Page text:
American Blues Theater presents THE RAINMAKER.
It’s been awhile since I smiled through an entire play. I did last night. I couldn’t help myself. Playwright N. Richard Nash penned an uplifting story of love and family. And under Edward Blatchford’s masterful direction, the superb ensemble engage us with their authentic humanity. We see each person’s longing for something special to happen under even the most crusty exteriors.
The show has heart and humor. In this rural small town, people are lovingly in each other’s business. At the Curry home, pops and the brothers are worried that Lizzy (played by the noteworthy Linsey Page Morton) won’t find a husband. Downtown, the Sheriff (played by the outstanding Robert Breuler) is trying to coax his deputy in to getting a dog. Suddenly, a stranger arrives in town with big promises to change everything. He insists he will end the drought and bring the rain.
The set-up sounds like an episode from the Andy Griffin television show. Yet, there is so much more going on here. Blatchford facilitates distinct performances from his cast. Each actor is real in the part. It doesn’t feel so much like we are watching a show but more like we are experiencing these lives in actual time. And we are rooting for the happily-ever-after for everyone. There is plenty of wholesome simplicity. And the sipping-lemonade-on-the-porch charm is spiked with zingers. This is particularly apparent at the sheriff’s office where the scene-stealing Breuler drawls out his witticisms into a fading mutter. I can’t imagine how the sullen Howie Johnson (File) keeps a straight face.
And over at the Curry home, this family is real. The dynamic between Danny Goldring (Pops), Vincent Teninty (Noah), Matt Pratt (Jimmy) and Morton is solid. The loud blowhard Teninty tries to manage his siblings’ lives. He continually puts down the adorable Pratt. And he brutally critiques Morton. Goldring stabilizes Teninty’s bluntness with his sage sincerity. He lovingly defends Pratt and Morton and gently reprimands Teninty. Although an understated Goldring plays father-knows-best like comfortable, worn slippers, Teninty is still the driving force of sensibility for the family.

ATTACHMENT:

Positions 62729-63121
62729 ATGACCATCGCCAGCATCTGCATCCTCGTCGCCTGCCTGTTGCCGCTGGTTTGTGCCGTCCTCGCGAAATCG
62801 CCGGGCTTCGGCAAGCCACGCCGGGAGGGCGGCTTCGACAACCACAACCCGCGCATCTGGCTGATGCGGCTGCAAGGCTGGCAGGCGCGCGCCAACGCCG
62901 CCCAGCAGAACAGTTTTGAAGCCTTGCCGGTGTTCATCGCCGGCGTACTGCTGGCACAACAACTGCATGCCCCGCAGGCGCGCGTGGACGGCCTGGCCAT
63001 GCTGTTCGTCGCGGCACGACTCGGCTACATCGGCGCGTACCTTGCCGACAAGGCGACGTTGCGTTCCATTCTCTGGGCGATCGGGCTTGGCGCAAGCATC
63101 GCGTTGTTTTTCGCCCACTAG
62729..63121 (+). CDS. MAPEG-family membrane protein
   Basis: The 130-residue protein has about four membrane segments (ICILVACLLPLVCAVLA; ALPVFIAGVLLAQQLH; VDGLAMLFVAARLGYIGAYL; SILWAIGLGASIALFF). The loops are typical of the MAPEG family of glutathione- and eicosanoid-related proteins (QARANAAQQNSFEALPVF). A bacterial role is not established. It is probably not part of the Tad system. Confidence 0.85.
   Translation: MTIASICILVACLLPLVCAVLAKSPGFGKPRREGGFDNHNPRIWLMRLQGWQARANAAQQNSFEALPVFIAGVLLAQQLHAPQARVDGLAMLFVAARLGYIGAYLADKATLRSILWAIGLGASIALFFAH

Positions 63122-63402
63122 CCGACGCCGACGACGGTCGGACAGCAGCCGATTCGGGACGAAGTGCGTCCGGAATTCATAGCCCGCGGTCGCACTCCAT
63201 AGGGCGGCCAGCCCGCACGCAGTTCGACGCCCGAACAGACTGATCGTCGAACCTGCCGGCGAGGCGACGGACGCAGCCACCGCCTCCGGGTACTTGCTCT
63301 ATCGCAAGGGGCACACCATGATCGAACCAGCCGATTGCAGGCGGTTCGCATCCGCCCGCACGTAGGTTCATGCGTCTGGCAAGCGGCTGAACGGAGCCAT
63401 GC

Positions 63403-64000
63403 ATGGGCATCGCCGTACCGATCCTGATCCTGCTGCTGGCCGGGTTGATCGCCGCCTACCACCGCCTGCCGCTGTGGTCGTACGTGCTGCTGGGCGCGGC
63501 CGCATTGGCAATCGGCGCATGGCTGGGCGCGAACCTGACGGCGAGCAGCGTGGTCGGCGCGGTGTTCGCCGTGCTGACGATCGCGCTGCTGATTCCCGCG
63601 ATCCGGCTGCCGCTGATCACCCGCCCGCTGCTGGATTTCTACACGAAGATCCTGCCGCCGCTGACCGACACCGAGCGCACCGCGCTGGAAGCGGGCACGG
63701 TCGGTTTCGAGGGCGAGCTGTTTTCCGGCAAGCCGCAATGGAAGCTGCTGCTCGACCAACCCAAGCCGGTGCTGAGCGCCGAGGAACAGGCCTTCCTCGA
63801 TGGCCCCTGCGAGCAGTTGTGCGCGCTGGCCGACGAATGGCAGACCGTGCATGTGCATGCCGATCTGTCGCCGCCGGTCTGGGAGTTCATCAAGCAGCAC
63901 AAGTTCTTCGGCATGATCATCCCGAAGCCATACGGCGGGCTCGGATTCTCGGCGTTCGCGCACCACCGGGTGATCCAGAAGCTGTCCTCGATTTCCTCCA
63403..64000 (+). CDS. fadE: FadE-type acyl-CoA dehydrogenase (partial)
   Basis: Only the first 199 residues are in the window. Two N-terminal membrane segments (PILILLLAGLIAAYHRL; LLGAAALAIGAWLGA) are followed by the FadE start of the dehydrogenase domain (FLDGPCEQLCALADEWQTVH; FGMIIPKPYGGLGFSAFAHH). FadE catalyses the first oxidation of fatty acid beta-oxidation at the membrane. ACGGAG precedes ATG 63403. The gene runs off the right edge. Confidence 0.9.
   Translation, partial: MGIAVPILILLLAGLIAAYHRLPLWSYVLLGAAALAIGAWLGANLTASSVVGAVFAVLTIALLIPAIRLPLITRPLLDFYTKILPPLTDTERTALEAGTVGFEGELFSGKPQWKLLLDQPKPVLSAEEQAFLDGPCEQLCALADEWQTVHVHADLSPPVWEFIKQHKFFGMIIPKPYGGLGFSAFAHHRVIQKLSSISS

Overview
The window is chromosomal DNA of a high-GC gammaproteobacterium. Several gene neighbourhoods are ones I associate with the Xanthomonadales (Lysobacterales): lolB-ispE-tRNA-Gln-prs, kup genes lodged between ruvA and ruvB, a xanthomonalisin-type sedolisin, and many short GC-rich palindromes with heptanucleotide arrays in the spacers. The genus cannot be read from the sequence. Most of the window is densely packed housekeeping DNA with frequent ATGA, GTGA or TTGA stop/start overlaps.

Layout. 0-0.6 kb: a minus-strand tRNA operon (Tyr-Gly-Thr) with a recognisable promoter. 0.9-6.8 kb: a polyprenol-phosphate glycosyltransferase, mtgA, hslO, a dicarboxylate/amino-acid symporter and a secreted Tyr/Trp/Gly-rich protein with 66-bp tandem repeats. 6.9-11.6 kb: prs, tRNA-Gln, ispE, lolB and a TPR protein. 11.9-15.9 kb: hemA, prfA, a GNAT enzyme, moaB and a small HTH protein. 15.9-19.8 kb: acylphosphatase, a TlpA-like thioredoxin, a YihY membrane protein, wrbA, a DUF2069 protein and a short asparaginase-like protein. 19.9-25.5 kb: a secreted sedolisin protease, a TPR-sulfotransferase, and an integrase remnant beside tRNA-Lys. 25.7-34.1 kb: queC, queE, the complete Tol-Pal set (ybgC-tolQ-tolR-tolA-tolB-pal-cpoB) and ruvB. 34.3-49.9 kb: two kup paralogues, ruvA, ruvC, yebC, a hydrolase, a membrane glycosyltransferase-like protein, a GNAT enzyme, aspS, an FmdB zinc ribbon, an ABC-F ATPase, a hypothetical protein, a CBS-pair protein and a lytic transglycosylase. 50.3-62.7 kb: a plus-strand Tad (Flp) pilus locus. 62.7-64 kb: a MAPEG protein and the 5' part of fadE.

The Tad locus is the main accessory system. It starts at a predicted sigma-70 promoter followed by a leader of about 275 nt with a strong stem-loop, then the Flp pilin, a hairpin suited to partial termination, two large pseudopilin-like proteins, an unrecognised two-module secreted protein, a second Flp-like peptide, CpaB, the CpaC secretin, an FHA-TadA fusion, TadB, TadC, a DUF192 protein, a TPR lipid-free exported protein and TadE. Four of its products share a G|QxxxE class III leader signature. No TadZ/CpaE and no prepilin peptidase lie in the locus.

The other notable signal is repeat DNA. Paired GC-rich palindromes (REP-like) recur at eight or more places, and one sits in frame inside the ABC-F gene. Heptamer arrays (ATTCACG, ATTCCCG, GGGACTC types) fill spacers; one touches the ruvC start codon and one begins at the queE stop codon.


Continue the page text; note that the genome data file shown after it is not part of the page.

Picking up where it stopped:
When Steve Key (Starbuck) arrives, he throws the Curry family off their routine. He encourages Pratt’s whimsical nature. Key gives Pratt permission to beat his own drum. And the earnest Pratt comes-of-age with sweet hilarity. The dreamy-eyed Key talks about the fantastical in kid-like terms instead of hard selling a con. Key sees life through rose-colored glasses. His and Morton’s interactions are the soul of the show. Morton shows a range of emotion between dealing with her kin, awkwardly flirting with the no-nonsense Johnson and heartbreakingly telling pops how she sees herself. And when Key casts a spell over Morton, we see her light up the stage. She transforms… magically.
This one here is the real mccoy! For the dreamers and the skeptics, THE RAINMAKER provides a refreshing little diddie. THE RAINMAKER pulled me into his miracle-making scam. And I became a believer.
Running Time: Two hours and twenty minutes includes an intermission
At Greenhouse Theatre, 2257 N. Lincoln
Written by N. Richard Nash
Directed by Edward Blatchford
Thursdays, Fridays, Saturdays at 7:30pm
Sundays at 2:30pm
Thru September 27th
Buy Tickets at www.americanbluestheater.com
Production photo by Johnny Knight
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